Yes, it does get cold in Australia, even in summer. The alpine areas in New South Wales, Victoria and Tasmania can drop to chilly temperatures overnight, patches of snow can be seen around and the weather can turn at a moment's notice. That track you thought you saw in front of you can disappear; leaving you relying on the paper map and a compass or having to bunker down.

Unless you are a highly experienced winter snow hiker or camper, it's best to avoid it.

Overnight camping and alpine walks require even more planning and gear. Here's a list of items, all to be carried on your back in a pack. Remember these are the bare essentials:

  • Sleeping bag
  • Sleeping mat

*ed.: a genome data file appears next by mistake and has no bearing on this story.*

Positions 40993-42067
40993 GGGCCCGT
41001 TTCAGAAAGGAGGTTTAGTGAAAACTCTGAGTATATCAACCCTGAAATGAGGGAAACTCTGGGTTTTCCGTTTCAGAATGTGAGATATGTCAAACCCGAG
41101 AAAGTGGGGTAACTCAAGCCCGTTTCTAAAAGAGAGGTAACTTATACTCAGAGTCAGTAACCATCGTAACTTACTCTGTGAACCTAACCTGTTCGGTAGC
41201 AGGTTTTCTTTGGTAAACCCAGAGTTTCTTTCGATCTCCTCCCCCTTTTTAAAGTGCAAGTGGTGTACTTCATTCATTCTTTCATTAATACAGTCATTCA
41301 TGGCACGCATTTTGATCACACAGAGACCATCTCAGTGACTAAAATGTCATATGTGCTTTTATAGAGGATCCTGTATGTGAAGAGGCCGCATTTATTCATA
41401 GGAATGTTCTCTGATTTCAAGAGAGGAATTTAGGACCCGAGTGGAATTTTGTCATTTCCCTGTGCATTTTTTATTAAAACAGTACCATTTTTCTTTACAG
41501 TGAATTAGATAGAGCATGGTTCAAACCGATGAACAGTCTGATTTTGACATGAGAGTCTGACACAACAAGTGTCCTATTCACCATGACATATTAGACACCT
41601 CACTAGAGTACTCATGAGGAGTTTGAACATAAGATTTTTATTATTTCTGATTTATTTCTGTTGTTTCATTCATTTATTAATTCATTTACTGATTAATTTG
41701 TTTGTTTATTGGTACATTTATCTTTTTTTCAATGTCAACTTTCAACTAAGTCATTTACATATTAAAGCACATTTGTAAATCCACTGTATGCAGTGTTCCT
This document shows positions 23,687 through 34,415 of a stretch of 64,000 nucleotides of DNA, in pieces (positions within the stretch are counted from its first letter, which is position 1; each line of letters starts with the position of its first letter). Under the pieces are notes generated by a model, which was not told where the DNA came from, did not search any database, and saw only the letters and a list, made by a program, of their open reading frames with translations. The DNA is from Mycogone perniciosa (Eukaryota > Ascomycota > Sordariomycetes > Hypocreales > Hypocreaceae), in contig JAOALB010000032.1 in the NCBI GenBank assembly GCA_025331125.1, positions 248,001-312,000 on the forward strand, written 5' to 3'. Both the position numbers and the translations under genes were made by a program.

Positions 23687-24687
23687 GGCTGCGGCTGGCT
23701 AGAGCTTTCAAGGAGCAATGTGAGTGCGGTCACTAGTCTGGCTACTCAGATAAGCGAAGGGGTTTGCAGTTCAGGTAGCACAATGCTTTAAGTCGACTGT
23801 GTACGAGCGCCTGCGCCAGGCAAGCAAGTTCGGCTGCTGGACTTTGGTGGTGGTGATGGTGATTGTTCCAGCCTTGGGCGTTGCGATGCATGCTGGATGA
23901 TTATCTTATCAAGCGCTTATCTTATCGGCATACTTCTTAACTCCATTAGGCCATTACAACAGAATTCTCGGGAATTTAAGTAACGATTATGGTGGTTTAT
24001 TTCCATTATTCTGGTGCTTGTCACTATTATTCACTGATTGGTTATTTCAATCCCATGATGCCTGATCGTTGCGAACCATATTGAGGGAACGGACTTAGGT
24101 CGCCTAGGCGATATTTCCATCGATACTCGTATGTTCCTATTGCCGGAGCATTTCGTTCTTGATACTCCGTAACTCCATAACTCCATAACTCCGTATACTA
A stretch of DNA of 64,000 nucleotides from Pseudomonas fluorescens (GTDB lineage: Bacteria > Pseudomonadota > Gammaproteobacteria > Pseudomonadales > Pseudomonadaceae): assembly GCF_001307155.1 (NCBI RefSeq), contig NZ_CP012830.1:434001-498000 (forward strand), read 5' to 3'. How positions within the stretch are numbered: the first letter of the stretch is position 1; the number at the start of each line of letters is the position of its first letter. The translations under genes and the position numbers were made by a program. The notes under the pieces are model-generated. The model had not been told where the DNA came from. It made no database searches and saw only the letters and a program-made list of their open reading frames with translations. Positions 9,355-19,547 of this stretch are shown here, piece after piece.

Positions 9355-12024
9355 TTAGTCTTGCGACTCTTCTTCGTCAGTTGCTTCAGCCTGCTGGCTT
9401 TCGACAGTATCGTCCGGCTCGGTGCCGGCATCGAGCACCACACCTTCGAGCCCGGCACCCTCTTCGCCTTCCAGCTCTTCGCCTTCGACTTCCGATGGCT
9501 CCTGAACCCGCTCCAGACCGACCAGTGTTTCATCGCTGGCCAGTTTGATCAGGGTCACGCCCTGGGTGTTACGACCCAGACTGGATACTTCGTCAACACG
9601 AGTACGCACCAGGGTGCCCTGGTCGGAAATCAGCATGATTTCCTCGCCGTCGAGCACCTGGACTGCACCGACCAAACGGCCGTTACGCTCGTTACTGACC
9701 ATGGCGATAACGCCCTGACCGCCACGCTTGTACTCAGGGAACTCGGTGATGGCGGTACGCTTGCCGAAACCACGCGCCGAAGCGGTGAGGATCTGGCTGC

• Tent or swag
  • Mess kit
  • Rubbish bag (if you take it in, bring it out)
  • Sun protection gear and beanie or balaclava for protection from the cold
  • Waterproof jacket and pants
  • Underwear, good walking socks and gloves
  • Thermal clothing
  • Polar fleece or jacket
  • Matches / fire-starters (be mindful of fire safety ratings and signs on the day, you may not be allowed to light a fire at all)
  • Toilet paper, plastic bag and toilet trowel - need we say why?
  • First aid kit
  • Whistle
  • Maps and compass
  • EPIRB, cell phone, powerbank
  • Headtorch.

This list is just the gear, you'll also need enough food and water for at least two days.

What to do if you get lost

Now if the worst happens and you do get into trouble, here's the drill:

  • Stay where you are and stay together as a group
  • Make your location as visible as possible (don't light a fire though - think about it!)
  • Relax and conserve your energy
  • Don't panic and don't split up.

The Australian wilderness can be a harsh place and the risks can be high if you are not prepared. Respect her, follow the rules and you'll be fine.

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  • Mimi said